Living with a painful and potentially disabling chronic condition like ankylosing spondylitis (AS)can increase your risk for developing depression, says Susan Goodman, MD, a rheumatologist at the Hospital for Special Surgery in New York City. In fact, research published in March 2016 in Journal of Rheumatology found that people newly diagnosed with AS have a higher risk for depressive disorders than those who don’t have AS.
The higher rates of depression and anxiety in people with AS can be related to the disease itself, according to Dr. Goodman. While AS symptoms vary from person to person, many experience pain and stiffness, especially in the neck and back, the Spondylitis Association of America reports, and “pain is a significant contributor to depression,” Goodman says. In addition, the pain from the condition may keep you up at night, and while difficulty sleeping may be a sign of depression, it also may be a cause of depression, according to Arthritis Research UK and the American Association of Sleep Technologists.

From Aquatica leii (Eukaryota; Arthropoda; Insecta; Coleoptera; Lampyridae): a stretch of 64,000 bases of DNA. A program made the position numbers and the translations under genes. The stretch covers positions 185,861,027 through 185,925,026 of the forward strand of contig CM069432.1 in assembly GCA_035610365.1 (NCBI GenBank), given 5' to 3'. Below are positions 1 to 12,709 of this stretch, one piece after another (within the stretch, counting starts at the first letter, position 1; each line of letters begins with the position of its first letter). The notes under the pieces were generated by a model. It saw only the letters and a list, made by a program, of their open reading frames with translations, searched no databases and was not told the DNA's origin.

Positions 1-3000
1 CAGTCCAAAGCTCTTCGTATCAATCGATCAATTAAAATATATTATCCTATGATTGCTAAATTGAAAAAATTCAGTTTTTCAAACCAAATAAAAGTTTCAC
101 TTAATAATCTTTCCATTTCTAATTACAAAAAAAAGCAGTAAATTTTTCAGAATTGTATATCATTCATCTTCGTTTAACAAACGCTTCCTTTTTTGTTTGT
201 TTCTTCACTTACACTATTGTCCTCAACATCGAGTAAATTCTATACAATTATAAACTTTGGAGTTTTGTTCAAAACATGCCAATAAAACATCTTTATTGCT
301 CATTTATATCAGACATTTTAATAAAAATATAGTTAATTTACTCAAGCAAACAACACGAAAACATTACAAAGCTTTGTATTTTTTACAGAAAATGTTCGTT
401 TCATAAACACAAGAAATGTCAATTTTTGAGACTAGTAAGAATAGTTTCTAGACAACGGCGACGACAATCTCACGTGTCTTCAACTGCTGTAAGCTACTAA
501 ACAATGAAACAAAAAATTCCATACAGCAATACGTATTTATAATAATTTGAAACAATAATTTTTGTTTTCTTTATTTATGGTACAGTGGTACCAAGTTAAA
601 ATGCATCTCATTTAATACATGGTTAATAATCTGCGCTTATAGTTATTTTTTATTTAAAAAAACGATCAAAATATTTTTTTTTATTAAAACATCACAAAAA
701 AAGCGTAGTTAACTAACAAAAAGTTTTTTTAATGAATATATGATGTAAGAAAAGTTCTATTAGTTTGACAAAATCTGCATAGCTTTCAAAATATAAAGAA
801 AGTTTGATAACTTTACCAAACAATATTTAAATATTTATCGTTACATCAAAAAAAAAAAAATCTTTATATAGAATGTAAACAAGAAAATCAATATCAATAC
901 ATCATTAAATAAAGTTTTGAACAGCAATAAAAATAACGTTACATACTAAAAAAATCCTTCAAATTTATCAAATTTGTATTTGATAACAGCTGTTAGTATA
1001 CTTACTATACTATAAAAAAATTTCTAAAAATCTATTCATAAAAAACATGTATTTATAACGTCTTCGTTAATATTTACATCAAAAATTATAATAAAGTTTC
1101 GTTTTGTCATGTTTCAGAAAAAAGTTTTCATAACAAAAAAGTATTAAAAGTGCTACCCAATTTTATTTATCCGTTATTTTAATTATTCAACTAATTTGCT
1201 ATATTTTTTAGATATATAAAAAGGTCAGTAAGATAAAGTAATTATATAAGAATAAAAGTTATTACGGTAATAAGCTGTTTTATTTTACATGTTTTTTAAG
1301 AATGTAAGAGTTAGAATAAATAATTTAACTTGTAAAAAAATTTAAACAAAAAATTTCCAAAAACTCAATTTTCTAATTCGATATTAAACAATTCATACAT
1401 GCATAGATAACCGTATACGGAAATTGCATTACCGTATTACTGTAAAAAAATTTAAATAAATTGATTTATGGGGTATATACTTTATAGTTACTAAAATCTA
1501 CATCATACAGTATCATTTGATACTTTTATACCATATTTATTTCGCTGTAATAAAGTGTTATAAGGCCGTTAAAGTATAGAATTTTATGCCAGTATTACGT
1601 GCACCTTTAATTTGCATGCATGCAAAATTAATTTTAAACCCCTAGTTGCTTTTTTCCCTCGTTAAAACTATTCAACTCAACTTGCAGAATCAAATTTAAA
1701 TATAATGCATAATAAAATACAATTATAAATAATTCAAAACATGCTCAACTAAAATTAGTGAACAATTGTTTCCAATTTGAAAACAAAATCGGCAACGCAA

Higher rates of depression and anxiety may also be related to the life-altering impact AS can have on your family and your social and work roles, notes Adena Batterman, LCSW, senior manager of the Inflammatory Arthritis Support and Education Programs at the Hospital for Special Surgery in New York City. “Depending on the severity of the illness, individuals may experience difficulty with everyday tasks and activities,” she explains. “These profound changes can contribute to feelings of sadness, frustration, and loss.”
Steps for Better Mental Health
Treating AS can ease your pain, not only making you feel better but also reducing your chances of becoming depressed, Goodman says. That’s why paying attention to your emotional health should be part of your AS management plan.
Here’s how to better care for your physical condition and your emotional outlook at the same time:
Exercise. Exercise can help you reduce stiffness and maintain mobility, according to the National Ankylosing Spondylitis Society. “An added benefit is that exercise positively affects mood,” Batterman says. Exercise releases endorphins, natural painkillers also known as feel-good hormones, according to the Anxiety and Depression Association of America.